The laws are hazy, but here’s what happened:
On November 8, 2016, Maine voters approved Question #1 and joined eight other states to legalize the recreational use, retail sale, and taxation of marijuana. Following a recount and certification of election results, “An Act to Legalize Marijuana” was enacted. You can find the full “Act to Legalize Marijuana” and other background information in the 2016 Maine Citizen’s Guide to the Referendum Election.
On January 27, 2017, the legislature approved a state-wide moratorium on implementing parts of the law regarding retail sales and taxation until at least February 2018, giving time to resolve issues and formulate rules. The portion of the law that did become effective on January 30, 2018, allows persons over 21 years to grow six mature plants and possess 2.5 ounces.
In February 2017 the Marijuana Implementation Committee was formed to address the complex issues surrounding full implementation of the law. Their first order of business is deciding which department will act as the state licensing authority. The Department of Agriculture, Conservation and Forestry (ACF) was named in the Act as the state licensing authority, but it has been proposed that the Bureau of Alcoholic Beverages and Lottery Operations (BABLO) be the regulatory department. It is likely that oversight will be a joint effort between ACF and BABLO.
Towns Blazing Their Own Trail
Under the Legalization Act, a municipality can vote on whether or not to be a “dry town” regarding Marijuana Retail Establishments and Social Clubs. At this time, at least eight towns in our service area have voted and passed prohibition ordinances. Retail Marijuana Establishments and Social Clubs are banned in Athens, Bingham, Canaan, Madison, Moscow, Norridgewock, Skowhegan, and Starks.
If towns decide to allow these businesses, there are other measures that can be put in place to promote and protect the public health, safety, and welfare from the negative effects of legalization. Sign codes regulating the size and content of all types of outdoor signs can limit youth exposure. Potential fire hazards resulting from overloading circuits can be avoided with ordinances that allow law enforcement and building officials to inspect grows at any time.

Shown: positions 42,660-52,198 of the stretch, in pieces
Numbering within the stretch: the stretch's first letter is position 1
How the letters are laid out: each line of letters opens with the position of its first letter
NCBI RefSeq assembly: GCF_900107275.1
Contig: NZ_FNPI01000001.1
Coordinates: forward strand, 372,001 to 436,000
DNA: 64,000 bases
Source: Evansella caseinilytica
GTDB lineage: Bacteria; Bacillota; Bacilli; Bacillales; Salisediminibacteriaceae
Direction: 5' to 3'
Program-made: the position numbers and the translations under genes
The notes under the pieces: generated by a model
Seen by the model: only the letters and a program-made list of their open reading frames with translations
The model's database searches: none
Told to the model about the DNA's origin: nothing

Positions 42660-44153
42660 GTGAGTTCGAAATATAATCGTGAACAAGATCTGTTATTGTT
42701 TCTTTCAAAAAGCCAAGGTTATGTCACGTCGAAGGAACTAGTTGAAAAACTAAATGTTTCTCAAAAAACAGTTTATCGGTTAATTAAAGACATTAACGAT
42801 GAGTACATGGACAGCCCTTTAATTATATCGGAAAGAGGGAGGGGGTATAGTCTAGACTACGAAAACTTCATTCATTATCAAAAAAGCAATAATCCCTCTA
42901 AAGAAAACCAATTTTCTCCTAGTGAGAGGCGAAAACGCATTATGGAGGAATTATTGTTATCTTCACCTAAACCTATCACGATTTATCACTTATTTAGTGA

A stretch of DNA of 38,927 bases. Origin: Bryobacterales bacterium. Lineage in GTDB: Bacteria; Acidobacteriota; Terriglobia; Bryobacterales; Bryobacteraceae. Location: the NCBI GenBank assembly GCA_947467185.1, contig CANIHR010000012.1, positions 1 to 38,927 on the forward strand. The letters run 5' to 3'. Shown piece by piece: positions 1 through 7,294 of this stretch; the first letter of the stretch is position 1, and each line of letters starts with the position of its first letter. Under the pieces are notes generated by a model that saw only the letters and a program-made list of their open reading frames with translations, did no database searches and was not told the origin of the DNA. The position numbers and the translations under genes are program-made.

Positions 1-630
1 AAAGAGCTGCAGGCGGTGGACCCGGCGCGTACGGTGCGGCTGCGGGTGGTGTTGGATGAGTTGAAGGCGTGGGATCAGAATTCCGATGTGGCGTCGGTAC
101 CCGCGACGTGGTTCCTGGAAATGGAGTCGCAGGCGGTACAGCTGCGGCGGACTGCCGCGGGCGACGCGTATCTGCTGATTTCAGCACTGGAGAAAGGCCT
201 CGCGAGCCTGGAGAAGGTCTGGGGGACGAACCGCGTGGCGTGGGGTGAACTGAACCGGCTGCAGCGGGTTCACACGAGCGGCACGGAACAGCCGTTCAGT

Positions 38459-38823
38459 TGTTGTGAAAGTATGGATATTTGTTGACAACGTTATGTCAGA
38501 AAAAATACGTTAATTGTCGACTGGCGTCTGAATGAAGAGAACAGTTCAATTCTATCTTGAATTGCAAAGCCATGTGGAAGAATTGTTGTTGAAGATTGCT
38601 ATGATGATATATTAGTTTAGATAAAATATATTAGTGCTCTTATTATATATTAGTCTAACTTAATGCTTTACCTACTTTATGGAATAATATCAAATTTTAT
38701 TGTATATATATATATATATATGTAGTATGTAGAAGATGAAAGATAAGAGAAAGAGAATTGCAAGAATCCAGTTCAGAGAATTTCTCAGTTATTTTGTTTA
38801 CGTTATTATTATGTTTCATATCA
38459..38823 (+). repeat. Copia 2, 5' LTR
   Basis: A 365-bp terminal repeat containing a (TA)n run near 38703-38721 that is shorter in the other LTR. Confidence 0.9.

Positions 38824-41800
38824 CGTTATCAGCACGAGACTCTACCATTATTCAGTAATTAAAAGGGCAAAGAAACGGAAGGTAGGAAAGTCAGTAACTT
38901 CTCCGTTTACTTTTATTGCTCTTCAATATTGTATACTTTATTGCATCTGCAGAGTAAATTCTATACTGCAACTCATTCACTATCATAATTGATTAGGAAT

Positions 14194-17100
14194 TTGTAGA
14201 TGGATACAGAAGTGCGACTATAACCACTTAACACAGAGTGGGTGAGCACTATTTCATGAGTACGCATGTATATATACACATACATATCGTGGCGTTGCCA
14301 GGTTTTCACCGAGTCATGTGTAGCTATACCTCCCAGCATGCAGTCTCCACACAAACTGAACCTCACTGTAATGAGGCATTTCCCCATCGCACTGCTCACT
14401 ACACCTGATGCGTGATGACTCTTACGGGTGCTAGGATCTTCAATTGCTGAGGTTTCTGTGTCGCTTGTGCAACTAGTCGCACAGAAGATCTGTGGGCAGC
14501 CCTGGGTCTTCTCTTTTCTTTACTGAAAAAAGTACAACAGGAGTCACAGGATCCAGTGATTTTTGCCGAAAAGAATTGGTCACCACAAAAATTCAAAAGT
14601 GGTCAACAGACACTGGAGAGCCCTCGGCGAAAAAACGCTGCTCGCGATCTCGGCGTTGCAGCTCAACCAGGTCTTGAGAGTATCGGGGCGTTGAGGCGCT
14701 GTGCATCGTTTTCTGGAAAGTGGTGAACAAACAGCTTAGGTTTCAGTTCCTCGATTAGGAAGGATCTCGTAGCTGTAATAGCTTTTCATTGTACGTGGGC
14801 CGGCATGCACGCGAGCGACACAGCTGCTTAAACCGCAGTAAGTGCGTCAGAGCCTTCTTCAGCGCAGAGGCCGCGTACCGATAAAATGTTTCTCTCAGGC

Potential Chronic Problems
One in five high school students in our area report current marijuana use according to the Maine Integrative Youth Health Survey; this is twice as many youth that report current cigarette use. Perhaps more concerning is that 60 percent of our high school youth report a low perceived risk of harm from smoking one to two times a week. This is concerning because low perception of harm is linked to greater use. As with any other substance that causes impairment, there is potential for developing dependence; the earlier use starts the higher the risk for dependence becomes.
Planting the Prevention Seed
If you are a parent, talk to your child about substance use in their early teen years. You may be surprised at how much influence your words, actions, and opinions can have on their choices. Visit the Partnership for Drug-Free Kids for resources on talking to you child about marijuana, alcohol, and other drugs.